A 150-year-old ‘beer cave’ has been discovered by utility workers
Staff carrying out underground electrical work in Iowa made an astonishing discovery when they hit upon a mid-19th century beer cave.
Utility workers made the discovery while doing excavation work for a project in Madison County. While digging, they hit what they thought was a rock shelf, before realising what they had uncovered.
“They started digging it up and figured they hit a rock shelf,” electrical superintendent Chuck Johnson told KCCI.
“When we poked our head in and saw the arched ceiling — there isn’t a flaw in it. It’s just like it was brand new.”
A business directory dating to 1869 revealed that there was a brewery located next to the cellar the workers had uncovered. Presumably, the beer cave was used to keep the brewery’s beers cool in the days before refrigeration.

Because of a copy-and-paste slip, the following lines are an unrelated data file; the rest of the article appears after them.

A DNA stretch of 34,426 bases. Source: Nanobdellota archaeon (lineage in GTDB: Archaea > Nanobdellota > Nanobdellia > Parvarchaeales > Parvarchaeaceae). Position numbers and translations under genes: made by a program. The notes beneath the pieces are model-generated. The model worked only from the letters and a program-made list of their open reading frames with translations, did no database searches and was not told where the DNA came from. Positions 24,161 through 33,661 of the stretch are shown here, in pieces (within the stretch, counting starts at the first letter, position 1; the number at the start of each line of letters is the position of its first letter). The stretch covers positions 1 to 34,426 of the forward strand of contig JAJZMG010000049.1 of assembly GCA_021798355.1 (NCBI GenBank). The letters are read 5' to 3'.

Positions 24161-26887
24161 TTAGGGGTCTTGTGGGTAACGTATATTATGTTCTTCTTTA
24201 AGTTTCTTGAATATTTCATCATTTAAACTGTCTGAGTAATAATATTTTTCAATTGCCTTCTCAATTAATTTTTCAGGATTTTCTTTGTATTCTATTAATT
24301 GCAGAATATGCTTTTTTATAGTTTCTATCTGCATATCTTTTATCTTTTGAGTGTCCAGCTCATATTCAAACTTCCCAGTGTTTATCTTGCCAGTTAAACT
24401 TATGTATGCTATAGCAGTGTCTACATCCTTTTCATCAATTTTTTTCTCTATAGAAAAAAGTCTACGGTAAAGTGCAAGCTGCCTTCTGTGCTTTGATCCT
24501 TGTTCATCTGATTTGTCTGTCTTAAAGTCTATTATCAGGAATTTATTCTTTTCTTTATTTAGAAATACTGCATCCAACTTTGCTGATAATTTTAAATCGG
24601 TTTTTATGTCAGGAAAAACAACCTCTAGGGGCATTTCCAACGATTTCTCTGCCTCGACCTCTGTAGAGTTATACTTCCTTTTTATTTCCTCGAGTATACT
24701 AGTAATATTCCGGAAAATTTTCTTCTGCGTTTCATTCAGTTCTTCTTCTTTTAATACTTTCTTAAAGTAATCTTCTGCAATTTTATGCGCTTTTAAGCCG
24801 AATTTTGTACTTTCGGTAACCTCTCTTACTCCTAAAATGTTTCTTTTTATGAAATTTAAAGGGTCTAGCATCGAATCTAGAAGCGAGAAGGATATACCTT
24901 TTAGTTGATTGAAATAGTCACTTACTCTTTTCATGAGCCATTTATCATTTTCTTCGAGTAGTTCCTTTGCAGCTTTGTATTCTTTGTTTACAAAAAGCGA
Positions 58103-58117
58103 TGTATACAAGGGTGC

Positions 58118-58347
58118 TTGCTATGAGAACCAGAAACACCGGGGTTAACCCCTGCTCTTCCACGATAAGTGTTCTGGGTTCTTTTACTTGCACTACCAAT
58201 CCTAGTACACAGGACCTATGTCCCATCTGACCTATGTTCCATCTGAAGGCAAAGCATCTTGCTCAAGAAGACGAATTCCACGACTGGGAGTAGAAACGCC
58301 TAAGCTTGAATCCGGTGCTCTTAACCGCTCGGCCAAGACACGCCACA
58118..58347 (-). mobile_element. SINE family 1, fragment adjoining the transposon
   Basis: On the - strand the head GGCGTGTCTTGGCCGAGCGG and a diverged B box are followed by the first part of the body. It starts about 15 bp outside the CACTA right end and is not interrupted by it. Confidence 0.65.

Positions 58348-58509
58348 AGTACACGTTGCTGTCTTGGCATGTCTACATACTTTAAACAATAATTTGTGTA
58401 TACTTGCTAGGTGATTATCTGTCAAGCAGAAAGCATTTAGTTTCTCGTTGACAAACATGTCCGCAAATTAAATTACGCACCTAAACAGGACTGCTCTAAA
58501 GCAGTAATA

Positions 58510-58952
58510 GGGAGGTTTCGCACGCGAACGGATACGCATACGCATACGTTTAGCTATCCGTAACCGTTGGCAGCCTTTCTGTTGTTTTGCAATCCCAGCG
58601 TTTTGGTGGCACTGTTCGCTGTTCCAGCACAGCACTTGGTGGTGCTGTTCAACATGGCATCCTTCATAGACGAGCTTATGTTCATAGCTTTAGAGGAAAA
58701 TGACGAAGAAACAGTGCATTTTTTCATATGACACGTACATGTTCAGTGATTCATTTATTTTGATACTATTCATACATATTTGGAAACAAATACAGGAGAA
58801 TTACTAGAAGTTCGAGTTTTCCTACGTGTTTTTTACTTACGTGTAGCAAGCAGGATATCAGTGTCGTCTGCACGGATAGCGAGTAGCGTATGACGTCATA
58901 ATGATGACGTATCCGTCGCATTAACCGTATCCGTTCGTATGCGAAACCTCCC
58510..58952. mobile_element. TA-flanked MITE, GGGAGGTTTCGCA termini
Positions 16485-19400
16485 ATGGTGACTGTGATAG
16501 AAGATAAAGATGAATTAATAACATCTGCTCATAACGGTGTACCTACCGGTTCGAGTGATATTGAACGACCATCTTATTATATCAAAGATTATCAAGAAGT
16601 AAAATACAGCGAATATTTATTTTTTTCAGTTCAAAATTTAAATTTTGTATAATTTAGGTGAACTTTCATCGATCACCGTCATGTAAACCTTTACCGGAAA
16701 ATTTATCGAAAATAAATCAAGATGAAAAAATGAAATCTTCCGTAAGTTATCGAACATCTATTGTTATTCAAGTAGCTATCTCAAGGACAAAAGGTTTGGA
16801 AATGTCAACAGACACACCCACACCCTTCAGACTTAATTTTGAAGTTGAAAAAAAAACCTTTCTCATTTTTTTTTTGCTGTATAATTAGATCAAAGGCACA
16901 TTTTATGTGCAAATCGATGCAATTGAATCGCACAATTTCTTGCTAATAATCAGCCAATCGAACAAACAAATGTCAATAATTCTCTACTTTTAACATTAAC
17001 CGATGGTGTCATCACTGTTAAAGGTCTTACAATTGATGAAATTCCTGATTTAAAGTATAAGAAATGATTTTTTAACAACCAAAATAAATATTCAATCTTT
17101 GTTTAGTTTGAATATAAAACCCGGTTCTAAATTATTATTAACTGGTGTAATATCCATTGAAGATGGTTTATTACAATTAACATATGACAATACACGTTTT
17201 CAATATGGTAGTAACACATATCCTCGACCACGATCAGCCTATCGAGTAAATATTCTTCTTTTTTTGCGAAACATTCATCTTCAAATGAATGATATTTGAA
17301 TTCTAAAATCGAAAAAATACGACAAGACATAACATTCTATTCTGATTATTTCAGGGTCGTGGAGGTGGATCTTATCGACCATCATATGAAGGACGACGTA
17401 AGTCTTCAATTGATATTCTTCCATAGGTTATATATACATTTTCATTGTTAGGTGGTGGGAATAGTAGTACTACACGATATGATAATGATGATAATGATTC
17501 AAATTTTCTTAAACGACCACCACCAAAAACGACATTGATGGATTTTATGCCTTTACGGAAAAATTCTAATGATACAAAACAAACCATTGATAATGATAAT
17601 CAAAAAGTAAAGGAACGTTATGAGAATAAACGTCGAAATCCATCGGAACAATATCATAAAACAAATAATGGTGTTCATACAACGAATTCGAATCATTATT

“A known beer-cooling cellar, that was created in the 1860s and could still be viewed in the 1960s, has been covered up since that time by the widening of Hwy 92 and development of the farmland around it. Recent utility work uncovered the cave’s location once again.” Wrote Madison County Historic Preservation Commission in a Facebook post.
“Iowa DOT staff, with City of Winterset Utilities and the Madison County Historic Preservation Commission, took a preliminary look at the location in early July. The cellar, since it is below ground to be cool, now holds water. Those involved plan to regroup in the fall when the water table is lower, so that LIDAR (light detecting and ranging) equipment can be used to fully assess the structure from the inside. Meanwhile local research is being done on the brewery and its owner, Morris Schroeder.”
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